Penwiper Plant, Pen Wiper Plant, Spotted Kalanchoe, Penwiper, Baby Penwiper
ROYAL HORTICULTURAL SOCIETY AWARD OF GARDEN MERIT
Kalanchoe marmorata Baker is the correct and accepted scientific name for this species of Kalanchoe. It was named and described by John Gilbert Baker in Gardener’s Chronicle & Agricultural Gazette in 1892.
I bought this nice Kalanchoe marmorata from Elizabeth Li through the Facebook group Cheap Cactus and Succulents on April 6, 2018. I had selected a Sedum spathulifolium subsp. pruinosum ‘Cape Blanco’ and she said she had other plants. Most of what she had were really nice Echeveria. Since I have problems with some Echeveria species during the winter, I chose this Kalanchoe marmorata. She shipped the plants from California on Monday the 9th and they arrived on Friday the 13th. Both plants arrived safe and sound and were well-rooted.
The Kalanchoe marmorata has very thick leaves, kind of rubbery, with brownish-purple blotches. The leaves have a weird sticky feeling that is hard to explain. Common names include Penwiper Plant, Pen Wiper Plant, Spotted Kalanchoe, Penwiper, and Baby Penwiper. They are native to West and Central Africa where they grow up to 48″ tall but in pots, they normally grow to about 16″.
Origin: Central and West Africa
Zones: USDA Zones 10B-11 (35 TO 40° F)
Size: 16” tall
Light: Sun to part shade
Soil: Well-drained soil. Potting soil amended with extra grit, pumice or perlite.
Water: Average water needs during the growing period, sparse in winter.
Since I just bought this plant I don’t have any personal experiences to share. I went to the Llifle (Encyclopedia of Living Forms) website for more information.
Llifle says, “This is a very healthy plant and easy to grow. It needs a fast draining mix. Keep it where it is bright, sunny, warm and airy but protect from mid-day sun. Water well during the summer with dry periods between watering. During the winter, keep them rather dry, not completely. The leaves become redder with the cool nights of the winter, but will need protection from the cold during hard freezes.” Somewhat edited…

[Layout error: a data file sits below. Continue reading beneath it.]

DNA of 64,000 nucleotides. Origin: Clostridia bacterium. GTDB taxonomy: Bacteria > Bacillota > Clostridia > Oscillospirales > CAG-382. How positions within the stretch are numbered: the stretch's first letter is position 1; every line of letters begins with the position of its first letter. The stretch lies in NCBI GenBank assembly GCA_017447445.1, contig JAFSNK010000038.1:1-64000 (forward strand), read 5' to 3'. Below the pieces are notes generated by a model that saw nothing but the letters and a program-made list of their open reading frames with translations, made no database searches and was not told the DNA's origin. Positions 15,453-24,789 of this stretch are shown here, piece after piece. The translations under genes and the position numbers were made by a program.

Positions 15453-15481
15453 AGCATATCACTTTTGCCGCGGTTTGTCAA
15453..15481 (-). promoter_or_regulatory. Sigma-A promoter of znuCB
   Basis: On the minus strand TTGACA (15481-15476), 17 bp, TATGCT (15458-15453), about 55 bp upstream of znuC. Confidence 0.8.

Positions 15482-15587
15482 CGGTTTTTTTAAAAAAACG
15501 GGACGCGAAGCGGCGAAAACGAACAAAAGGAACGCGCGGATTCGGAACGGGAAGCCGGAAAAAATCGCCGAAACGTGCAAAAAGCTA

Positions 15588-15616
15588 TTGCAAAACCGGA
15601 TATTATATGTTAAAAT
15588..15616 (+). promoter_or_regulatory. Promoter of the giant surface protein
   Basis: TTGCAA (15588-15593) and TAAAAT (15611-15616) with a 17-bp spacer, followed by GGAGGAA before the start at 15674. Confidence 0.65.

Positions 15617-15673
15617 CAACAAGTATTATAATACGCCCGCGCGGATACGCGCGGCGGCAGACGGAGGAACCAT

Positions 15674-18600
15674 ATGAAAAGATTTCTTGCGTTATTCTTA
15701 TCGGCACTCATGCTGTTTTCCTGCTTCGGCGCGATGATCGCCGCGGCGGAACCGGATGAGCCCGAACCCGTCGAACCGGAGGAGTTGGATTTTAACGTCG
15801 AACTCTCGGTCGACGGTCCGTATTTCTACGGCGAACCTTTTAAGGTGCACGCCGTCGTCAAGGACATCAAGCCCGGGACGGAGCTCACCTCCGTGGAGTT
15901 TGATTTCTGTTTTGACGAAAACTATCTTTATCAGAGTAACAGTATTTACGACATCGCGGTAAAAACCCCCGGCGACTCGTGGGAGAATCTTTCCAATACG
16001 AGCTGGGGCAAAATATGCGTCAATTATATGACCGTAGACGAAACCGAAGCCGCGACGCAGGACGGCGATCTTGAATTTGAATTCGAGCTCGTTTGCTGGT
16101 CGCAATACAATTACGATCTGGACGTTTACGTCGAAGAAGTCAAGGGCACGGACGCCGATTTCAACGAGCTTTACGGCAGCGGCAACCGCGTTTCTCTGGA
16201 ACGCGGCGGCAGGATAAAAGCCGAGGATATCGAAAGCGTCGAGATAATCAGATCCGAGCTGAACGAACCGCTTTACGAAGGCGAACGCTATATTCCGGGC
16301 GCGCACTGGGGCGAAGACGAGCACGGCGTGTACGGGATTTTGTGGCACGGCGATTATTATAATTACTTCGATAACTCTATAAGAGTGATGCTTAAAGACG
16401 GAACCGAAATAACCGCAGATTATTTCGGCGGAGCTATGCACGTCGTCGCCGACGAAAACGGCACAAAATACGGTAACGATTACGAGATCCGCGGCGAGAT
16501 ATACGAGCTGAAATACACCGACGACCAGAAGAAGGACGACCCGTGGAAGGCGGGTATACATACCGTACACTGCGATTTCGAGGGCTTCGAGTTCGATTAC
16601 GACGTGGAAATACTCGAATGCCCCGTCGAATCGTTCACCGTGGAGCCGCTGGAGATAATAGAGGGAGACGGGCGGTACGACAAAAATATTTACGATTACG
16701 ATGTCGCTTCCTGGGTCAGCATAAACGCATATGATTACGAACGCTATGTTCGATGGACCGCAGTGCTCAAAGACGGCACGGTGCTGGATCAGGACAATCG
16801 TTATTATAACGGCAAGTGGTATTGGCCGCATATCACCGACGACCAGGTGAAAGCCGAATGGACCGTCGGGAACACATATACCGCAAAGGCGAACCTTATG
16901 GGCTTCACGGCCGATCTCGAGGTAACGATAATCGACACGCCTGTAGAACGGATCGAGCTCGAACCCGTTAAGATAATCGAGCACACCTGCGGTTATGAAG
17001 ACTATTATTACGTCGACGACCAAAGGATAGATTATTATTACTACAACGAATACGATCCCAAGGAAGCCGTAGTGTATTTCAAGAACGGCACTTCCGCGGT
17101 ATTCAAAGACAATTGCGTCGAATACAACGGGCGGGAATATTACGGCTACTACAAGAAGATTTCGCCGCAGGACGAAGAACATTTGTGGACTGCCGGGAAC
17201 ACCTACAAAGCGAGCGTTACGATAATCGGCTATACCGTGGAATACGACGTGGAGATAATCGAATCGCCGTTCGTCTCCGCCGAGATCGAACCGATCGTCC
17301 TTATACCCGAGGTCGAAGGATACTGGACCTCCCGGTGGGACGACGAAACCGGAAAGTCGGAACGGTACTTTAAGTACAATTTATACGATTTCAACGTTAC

They also say the Kalanchoe marmorata produces starry white, four-petalled flowers, sometimes tinged with pink, “profusely from the end of winter to early spring.” They are short day plants blooming when they have less than 12 hours of light per day.
By the time warmer temperatures arrived and stayed, I moved all the potted plants outside for the summer. By that time, most of the leaves had fallen off of the Kalanchoe marmorata. I knew it would be OK, though, because it had two new leaves and an offset.
On July 4 I moved most of my potted plants to the front and back porch. I had a Japanese Beetle invasion which completely changed the light where the plant tables had been (under a Chinese Elm Tree the beetles loved).
The Kalanchoe marmorata definitely seems to be out of the woods now. It is doing much better and had 12 leaves when the above photo was taken on August 29. The leaves grow in groups of four.
At some point, I will cut the main stem off a few inches below the lower leaves and re-root it and put the offset in its own pot. I may wait until next spring because I think I better leave well enough alone for now. As long as it is happy and doing well…
I will continue adding more photos and information as long as it likes me.
I hope you enjoyed this page and maybe found it useful. If you have any comments, questions or suggestions, I would like to hear from you. Please click on “like” if you visited this page. It helps us bloggers stay motivated. 🙂 You can check out the links below for further reading. The links take you directly to the genus and species of this plant.